- Focus on social media: Social platforms provide an easy way to humanise your brand, listen to your target audience, promote your products, and direct people to your website. Learn more about the social sites that work for your brand and how to maximise them. For instance, you need to learn the appropriate hours for posting and how to increase your posts' reach.
- Use content marketing right: Create content for your website, social media, or industry forums. You can repurpose some of your best content pieces into infographics, videos, or podcasts to reach a wider audience. Ensure that your content addresses common consumer pain points.
There are many more ways to establish a strong online brand presence. The easier it is for people to find your brand online post-pandemic, the easier launching successful marketing campaigns will become.
Lean Heavily on Data-Driven Marketing
Budget constraints, high competition levels, and demanding customers make it impossible to 'wing it' in marketing. Lucky for you, data could be the solution for high ROI marketing strategies. Data houses a lot of untold stories. When utilised, it can create marketing opportunities that could result in more sales and profitability.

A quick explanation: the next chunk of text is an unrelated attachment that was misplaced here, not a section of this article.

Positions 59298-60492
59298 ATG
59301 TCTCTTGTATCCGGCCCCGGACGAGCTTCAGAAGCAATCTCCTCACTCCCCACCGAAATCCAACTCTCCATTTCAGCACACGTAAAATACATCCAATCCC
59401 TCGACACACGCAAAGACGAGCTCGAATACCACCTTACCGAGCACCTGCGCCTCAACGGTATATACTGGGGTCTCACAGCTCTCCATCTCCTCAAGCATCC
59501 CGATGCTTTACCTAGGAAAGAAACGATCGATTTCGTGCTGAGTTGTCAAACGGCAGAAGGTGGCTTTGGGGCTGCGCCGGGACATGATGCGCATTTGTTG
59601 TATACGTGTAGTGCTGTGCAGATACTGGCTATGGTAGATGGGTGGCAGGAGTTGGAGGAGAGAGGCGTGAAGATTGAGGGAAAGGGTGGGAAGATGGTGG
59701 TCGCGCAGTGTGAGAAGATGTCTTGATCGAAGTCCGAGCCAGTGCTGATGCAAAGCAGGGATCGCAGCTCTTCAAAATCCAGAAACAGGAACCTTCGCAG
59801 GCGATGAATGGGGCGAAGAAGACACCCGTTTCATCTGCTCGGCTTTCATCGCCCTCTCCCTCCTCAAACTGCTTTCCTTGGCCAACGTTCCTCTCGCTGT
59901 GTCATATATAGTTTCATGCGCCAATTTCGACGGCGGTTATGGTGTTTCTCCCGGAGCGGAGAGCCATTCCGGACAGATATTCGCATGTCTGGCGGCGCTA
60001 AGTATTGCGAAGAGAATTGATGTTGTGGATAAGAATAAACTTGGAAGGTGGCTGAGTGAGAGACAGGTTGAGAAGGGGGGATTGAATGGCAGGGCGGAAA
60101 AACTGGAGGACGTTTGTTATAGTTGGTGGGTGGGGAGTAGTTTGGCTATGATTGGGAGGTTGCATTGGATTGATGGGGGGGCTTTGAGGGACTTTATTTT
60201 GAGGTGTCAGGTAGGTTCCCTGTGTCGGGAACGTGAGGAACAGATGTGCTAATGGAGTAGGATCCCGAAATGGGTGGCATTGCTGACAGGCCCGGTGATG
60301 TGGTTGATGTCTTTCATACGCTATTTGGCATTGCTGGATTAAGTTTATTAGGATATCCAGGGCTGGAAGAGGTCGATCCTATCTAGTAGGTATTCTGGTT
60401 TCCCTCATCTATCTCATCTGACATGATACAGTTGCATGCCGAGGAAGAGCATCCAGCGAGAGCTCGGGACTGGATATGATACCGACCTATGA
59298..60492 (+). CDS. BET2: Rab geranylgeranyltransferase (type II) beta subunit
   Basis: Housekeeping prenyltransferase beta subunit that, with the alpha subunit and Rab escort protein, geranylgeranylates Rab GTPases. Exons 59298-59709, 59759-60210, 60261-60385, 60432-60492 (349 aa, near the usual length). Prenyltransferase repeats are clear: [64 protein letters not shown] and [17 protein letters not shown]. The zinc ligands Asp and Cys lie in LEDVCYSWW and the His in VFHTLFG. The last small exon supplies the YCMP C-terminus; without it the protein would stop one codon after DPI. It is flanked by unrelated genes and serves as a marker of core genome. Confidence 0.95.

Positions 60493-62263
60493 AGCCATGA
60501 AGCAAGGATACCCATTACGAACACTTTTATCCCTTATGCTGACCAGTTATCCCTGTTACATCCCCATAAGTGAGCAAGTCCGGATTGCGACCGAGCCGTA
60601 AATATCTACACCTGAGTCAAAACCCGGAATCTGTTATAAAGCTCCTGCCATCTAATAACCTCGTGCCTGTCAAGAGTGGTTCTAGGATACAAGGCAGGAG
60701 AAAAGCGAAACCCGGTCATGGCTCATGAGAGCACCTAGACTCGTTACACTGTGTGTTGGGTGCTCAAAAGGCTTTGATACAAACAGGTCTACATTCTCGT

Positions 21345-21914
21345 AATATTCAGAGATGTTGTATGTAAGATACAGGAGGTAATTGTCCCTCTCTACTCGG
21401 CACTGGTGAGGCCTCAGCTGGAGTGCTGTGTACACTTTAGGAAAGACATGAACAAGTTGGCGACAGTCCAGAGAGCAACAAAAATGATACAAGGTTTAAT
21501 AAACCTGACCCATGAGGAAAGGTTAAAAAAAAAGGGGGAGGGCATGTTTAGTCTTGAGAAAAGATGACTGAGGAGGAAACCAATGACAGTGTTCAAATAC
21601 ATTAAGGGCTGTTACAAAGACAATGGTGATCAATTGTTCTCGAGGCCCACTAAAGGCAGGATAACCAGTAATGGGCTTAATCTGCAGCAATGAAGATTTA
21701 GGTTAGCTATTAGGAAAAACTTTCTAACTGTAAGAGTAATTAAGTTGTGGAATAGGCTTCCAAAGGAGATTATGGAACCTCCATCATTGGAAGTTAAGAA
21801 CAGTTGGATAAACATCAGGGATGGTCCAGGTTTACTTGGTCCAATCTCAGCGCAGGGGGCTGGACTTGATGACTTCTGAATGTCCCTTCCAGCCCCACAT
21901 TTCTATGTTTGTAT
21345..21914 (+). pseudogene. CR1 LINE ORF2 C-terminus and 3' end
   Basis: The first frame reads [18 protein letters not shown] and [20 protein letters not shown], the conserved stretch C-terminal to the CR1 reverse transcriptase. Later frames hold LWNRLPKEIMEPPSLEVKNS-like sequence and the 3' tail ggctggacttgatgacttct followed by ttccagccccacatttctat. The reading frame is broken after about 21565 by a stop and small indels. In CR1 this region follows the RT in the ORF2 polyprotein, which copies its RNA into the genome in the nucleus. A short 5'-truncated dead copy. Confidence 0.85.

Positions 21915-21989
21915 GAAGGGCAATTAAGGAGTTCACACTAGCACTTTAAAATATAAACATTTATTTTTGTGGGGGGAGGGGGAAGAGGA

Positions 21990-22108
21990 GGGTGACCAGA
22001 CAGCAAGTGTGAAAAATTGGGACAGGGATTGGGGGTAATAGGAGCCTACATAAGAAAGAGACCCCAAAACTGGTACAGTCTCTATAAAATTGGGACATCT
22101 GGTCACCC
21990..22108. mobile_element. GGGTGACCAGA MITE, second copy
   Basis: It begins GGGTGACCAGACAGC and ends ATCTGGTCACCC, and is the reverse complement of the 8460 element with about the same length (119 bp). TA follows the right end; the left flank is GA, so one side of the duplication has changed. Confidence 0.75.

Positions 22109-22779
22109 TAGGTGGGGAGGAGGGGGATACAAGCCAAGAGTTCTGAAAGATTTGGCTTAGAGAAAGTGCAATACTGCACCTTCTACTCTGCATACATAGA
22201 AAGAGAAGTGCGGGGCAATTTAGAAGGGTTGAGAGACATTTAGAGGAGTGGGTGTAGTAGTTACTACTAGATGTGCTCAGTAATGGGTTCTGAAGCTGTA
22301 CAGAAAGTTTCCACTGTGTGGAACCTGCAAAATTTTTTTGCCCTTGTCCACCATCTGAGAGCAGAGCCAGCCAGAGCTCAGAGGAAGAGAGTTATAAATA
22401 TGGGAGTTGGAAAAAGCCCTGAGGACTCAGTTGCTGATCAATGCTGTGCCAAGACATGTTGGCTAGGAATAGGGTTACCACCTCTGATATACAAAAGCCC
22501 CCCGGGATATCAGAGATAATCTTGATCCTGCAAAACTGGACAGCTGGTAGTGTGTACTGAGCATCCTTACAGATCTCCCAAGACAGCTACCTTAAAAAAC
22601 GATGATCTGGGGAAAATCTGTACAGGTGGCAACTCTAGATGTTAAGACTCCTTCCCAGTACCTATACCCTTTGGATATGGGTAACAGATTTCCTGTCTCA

For instance, data could help you understand your target demographic at a granular level, which could result in more successful ad campaigns. You can use it to gauge your competition and even draw insights into industry trends. Sadly, 87% of marketers see data as their most under-utilised asset.
All you need to embrace data-driven marketing is the right tools and a database. Start with establishing the right data that your business should focus on. You can draw first-party data from brand interactions with customers or look for third-party data. For instance, you can conduct customer surveys to learn about specific customer interactions with your brand.
Next, establish brand objectives to give your data-driven marketing some direction. For instance, you could aim at increasing brand awareness through data or revamping a specific service. Once you establish your objective, proceed to analyse the data you have collected. The insights you draw should inform your next move.